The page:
A Conversation with SUNY-ESF’s Lake Expert, Dr. Kim Schulz
by David Figura, on behalf of The Skaneateles Lake Association
[As appeared in Neighbors of Skaneateles Magazine]
What makes a good or bad winter for Skaneateles Lake in regard to water quality, plankton ecology, invasive species and aquatic ecosystems?
“I guess it might be different answers for different lakes,” said Kim Schulz, associate professor and limnologist at SUNY ESF, who studies and teaches about plankton ecology and aquatic ecosystems.
There are several factors to consider, she said. They include the extent of cold temperatures in late winter and early spring, the amount of snow that falls or the occurrence of heavy, unseasonable rainfalls — and most importantly, the current management of the watershed and shoreline surrounding the lake.
“Most years, Skaneateles Lake freezes at the northern and southern ends, but doesn’t freeze completely over. A lake like that is ‘mixing’ all winter and becomes stratified (temperature-wise) in the summer months,” Schulz said.
Temperature affects the phenomenon of the lake’s water constantly ‘mixing’ during the cold months because the exposed surface water becomes colder than the warmer water underneath. As a result, the colder water (which is heavier) is constantly sinking and mixing (thanks to the wind) with the water underneath, oxygenating and supplying food for the organisms and plant life underneath on the lake’s bottom.
“For Skaneateles Lake, a good winter is for the winter to be long and for low temperatures to extend into the spring so that the lake is not stratifying really early on in the spring.”
Schulz said the sooner the lake surface warms up in the spring and becomes stratified temperature-wise, the longer the lake’s surface has a chance to heat up during the warm months – a condition favoring the appearance of “unfavorable things” people have been seeing a bit more in recent years.
“Namely, cyanobacteria blooms and blue green algae,” she said. “They often out-compete other algae in warm temperatures.”
A cold winter and delayed water stratification in the spring favors the formation of single-celled diatoms, a type of phytoplankton. The diatoms do well in such conditions and are consumed by larger zooplankton (copepods) in the lake, which are larger and more nutritious for small bait fish. The bait fish are then consumed by the larger fish.
An abundance of copepods in a lake are also beneficial in that they consume decaying plant matter.
On a side-note, the presence of healthy (for humans) fish oils in the flesh of the larger game fish originates with the diatoms, Schulz said.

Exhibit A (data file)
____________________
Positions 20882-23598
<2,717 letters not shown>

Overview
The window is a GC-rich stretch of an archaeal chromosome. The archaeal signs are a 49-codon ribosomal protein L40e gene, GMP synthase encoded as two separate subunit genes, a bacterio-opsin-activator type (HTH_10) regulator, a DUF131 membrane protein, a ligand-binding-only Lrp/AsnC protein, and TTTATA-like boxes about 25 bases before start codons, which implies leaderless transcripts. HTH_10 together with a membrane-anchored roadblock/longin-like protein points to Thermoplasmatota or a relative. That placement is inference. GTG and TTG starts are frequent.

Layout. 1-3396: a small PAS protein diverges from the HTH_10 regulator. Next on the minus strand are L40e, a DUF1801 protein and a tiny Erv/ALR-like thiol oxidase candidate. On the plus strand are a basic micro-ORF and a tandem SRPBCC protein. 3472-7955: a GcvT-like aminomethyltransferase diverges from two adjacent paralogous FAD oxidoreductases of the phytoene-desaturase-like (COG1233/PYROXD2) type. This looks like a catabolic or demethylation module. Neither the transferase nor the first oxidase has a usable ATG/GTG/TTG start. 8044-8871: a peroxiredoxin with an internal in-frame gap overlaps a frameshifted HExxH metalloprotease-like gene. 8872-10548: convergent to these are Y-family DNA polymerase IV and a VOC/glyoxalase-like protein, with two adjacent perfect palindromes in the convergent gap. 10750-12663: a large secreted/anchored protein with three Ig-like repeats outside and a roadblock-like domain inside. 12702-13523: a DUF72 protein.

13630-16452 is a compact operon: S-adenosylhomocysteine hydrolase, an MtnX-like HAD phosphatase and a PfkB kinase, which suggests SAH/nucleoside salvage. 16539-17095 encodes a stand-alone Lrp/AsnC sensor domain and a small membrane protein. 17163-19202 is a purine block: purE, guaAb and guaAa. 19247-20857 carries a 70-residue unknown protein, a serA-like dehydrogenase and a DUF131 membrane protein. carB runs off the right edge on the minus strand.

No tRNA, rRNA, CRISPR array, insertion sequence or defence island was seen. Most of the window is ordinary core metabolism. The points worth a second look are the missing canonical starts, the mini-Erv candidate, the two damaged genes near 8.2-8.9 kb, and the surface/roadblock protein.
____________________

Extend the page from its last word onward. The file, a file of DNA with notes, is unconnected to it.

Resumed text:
On the other hand, if it completely freezes over, Shulz said, it’s like “having the fish and other lake critters locked in an airtight room with no fresh air supply. If the ice completely covers the lake for a long time the oxygen (in the water) begins getting used up by the fish, algae, plankton and other living things in the lake,” she said.
Snowfall, Rainfall and Lake Management
Meanwhile, the amount of snow the area gets, and the slow melting of it throughout and at the end of winter, usually has no negative impacts on the lake. The lake level is managed by the city of Syracuse and its dam at the lake’s northern end.
After getting just half the normal amount of snowfall last winter, Syracuse could see a return to a normal (or close to normal) amount of snowfall this winter, with heavy amounts likely to come at the end of the season, according to forecasts from Accuweather and the National Weather Service.
“The more snowpack you get, though, the more run-off (there is into the lake) in the spring,” Schulz said. “The impact on the lake depends on the quality of watershed management you have around the lake, which is generally good. A poorly managed watershed would result in more materials (from the shore) flowing into the lake.”
Those ‘materials’ (excessive nutrients) will remain in the water and later provide food for harmful algal blooms, she said.
What would be a negative factor, though, of excessive snowfall or continuous ice conditions during the winter and/or early spring would be the amount of road salt put on roadways in the lake’s watershed. Salty water is heavier than freshwater, Schulz said, and sinks to the lake’s bottom.
“Some of the things that live in the sediment at the bottom of the lake that can be food for some of the fish feeding down there can be negatively affected by it being too salty down there,” she said.
Due to climate change, the lake in recent years has been experiencing an unprecedented number of torrential rain storms in the late winter/early spring, resulting in run-off from surrounding fields and other areas along the lake’s shoreline, Schulz said.
Schulz said the Skaneateles Lake Association (SLA), with the advice of scientists and researchers from Syracuse University and SUNY ESF, is doing a “great job” or trying to manage run-off and “nutrient-loading” (such things as nitrogen and phosphorus) into the lake. (More on SLA’s lake protection efforts at skaneateleslake.org/special-report)
It’s a difficult task at times, considering the steep-sided shoreline and number of tributaries that run into the lake, she added.
Schulz pointed out that Skaneateles Lake is a primary water source for the city of Syracuse and many surrounding communities ringing the lake, including the village and town of Skaneateles.
“There are few lakes in the country where water doesn’t have to be filtered before it is used for drinking water – definitely fewer than 5,” Schulz said.
Skaneateles is among them.
(David Figura is the retired outdoors writer for The Post-Standard and a member of the Skaneateles Lake Association.)